In the midst of the Russian Revolution of 1905, the crew of the battleship Potemkin mutiny against the brutal, tyrannical regime of the vessel's officers. The resulting street demonstration in Odessa brings on a police massacre.
Sergei M. Eisenstein
100.000.000 peasants - illiterate, poor, hungry. There comes a day when one woman decides that she can live old life no longer. Using ways of new Soviet state and industrial progress she changes life and labor of her village.
Sergei M. Eisenstein
In 1918 a simple Mongolian herdsman escapes to the hills after brawling with a western capitalist fur trader who cheats him. In 1920 he helps the partisans fight for the Soviets against the... See full summary »
In Russia's factory region during Czarist rule, there's restlessness and strike planning among workers; management brings in spies and external agents. When a worker hangs himself after being falsely accused of thievery, the workers strike. At first, there's excitement in workers' households and in public places as they develop their demands communally. Then, as the strike drags on and management rejects demands, hunger mounts, as does domestic and civic distress. Provocateurs recruited from the lumpen and in league with the police and the fire department bring problems to the workers; the spies do their dirty work; and, the military arrives to liquidate strikers.Written by
The story is set in 1903. Throughout the film automobiles from the 1920s appear on streets. One is the 1920s auto that the worker (who stole the administrators' posted reply to workers' demands) tried to use to escape police goons during a nighttime rainstorm; when upper class women appear, they are wearing contemporary 1920s fashions, and the popular music that's on the sound track is also from the 1920s. See more »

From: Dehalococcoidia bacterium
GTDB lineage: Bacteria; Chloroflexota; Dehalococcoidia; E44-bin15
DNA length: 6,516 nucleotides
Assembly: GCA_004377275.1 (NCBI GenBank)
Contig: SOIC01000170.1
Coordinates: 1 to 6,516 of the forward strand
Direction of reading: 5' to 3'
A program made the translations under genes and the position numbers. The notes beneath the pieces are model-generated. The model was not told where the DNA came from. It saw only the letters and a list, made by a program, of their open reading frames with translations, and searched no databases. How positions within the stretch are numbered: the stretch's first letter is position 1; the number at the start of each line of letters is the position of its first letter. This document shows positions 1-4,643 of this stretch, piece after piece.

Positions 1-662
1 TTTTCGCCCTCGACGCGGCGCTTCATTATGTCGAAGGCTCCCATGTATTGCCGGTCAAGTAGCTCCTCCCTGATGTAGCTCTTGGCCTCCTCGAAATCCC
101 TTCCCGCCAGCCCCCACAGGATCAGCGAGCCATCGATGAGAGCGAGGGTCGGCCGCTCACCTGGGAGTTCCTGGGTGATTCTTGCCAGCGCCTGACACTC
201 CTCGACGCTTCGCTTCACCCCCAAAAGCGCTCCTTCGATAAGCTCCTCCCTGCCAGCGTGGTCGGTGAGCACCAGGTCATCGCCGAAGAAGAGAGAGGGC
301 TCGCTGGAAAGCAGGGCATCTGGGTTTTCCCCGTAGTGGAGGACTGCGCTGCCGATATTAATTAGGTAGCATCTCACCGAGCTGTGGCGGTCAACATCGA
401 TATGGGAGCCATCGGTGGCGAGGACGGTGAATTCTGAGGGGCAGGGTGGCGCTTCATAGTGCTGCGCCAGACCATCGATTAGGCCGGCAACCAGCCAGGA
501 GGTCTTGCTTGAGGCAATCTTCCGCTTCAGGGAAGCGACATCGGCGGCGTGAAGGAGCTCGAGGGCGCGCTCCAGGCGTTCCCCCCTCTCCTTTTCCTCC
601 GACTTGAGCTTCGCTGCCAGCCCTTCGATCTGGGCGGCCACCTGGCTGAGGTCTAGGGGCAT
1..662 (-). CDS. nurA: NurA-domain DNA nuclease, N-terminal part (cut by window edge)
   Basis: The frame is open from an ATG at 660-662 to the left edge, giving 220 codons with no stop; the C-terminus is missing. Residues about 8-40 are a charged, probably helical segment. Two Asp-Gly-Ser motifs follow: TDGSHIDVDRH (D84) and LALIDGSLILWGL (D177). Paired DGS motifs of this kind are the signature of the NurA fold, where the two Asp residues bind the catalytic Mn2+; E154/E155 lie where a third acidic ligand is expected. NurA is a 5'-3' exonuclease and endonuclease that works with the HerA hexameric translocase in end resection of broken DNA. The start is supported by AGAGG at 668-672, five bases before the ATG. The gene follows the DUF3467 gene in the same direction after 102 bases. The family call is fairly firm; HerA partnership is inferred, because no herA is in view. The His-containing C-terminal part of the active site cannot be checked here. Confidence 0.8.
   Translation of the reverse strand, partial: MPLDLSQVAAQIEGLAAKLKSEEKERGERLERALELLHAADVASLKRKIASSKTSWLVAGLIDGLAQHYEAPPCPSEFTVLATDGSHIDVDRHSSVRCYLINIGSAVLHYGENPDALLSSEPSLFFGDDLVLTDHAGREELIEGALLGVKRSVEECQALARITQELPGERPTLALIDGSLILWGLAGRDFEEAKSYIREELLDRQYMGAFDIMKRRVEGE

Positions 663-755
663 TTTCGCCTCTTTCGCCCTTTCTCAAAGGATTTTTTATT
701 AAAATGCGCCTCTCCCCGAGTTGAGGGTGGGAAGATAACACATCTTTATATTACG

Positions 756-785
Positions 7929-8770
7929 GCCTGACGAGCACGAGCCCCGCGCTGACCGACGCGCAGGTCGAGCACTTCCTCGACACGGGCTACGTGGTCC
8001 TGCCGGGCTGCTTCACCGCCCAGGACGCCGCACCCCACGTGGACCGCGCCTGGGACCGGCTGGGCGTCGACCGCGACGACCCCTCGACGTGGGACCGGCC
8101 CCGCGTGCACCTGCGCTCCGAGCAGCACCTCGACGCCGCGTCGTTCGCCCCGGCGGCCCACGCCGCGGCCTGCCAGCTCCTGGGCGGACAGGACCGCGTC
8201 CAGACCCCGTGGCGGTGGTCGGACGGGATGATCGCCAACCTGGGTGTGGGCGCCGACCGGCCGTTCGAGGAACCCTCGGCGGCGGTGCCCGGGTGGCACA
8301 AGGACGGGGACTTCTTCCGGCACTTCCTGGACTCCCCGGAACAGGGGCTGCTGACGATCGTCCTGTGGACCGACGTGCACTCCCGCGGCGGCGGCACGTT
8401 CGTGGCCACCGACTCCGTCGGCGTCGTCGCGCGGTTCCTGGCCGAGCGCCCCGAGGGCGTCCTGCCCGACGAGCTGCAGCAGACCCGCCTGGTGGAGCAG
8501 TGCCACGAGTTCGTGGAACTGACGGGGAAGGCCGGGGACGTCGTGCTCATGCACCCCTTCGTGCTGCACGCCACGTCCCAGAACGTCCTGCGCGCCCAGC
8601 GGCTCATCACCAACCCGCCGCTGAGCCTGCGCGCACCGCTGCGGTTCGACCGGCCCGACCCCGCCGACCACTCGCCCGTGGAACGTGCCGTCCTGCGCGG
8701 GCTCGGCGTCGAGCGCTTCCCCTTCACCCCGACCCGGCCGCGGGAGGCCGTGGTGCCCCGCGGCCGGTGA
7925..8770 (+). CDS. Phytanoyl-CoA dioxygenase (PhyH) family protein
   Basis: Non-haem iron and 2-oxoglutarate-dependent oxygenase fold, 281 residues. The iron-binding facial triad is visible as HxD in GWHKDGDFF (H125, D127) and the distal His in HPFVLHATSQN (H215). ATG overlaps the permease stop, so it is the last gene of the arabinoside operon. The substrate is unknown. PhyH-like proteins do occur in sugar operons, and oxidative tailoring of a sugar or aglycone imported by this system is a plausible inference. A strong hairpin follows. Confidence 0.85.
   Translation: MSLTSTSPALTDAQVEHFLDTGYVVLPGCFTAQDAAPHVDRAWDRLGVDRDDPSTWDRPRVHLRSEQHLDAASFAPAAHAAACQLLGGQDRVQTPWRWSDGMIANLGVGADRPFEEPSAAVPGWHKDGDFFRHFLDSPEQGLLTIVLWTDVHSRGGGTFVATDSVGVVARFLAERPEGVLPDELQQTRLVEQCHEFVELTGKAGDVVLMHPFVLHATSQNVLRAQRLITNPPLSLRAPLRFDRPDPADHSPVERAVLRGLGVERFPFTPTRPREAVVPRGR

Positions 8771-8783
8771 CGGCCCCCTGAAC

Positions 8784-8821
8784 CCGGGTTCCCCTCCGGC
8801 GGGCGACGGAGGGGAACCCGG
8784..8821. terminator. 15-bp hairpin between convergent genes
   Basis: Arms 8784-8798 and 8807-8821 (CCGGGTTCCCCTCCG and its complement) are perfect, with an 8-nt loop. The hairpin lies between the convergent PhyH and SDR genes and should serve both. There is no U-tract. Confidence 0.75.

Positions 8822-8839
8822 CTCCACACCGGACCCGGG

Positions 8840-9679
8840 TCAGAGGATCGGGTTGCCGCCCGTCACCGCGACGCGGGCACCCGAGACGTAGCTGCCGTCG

Opening Title Card:
The strength of the working class is in its organization. Without the organization of the masses, the proletariat is nothing. An organized proletariat is everything. Good organization means unity of action, the unity of practical activity. Lenin, 1907
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The first thing you notice about Eisenstein's Strike is its modern feel. Even a simple glance will reveal hundreds of images and techniques that are still being used today; notice how the introduction of characters like The Owl and The Fox mirror similar introductions in films like Ocean's Eleven or even Lock Stock and Two Smoking Barrels. Notice the amazing photography that constantly adds an undercurrent of dark humour to the narrative, notice also the unsentimental editing that creates dialectical meaning from juxtaposition of disturbing images - a slaughtered cow, the vanquished strikers, a dead baby, the greed of the bourgeoisie.
Battleship Potempkin was popular with the Stalinist regime because its lack of formalism, there was little in it to fool a dim witted censor. Itserved a purpose first, an aesthetic ideal second - the same can not be said for Strike that is as visually exciting as it is politically interesting. At times it resembles Lang and the German Expressionists with its moving sculptures of factories and machinery and at others it resembles Eisenstein at his realist best. Think of the Odessa steps directed by Murnau and you get somewhere near the idea.
Strike is a black film that is made blacker by comic scenes of the harshness of pre-Revolutionary Russian life and there are dancing bears too!
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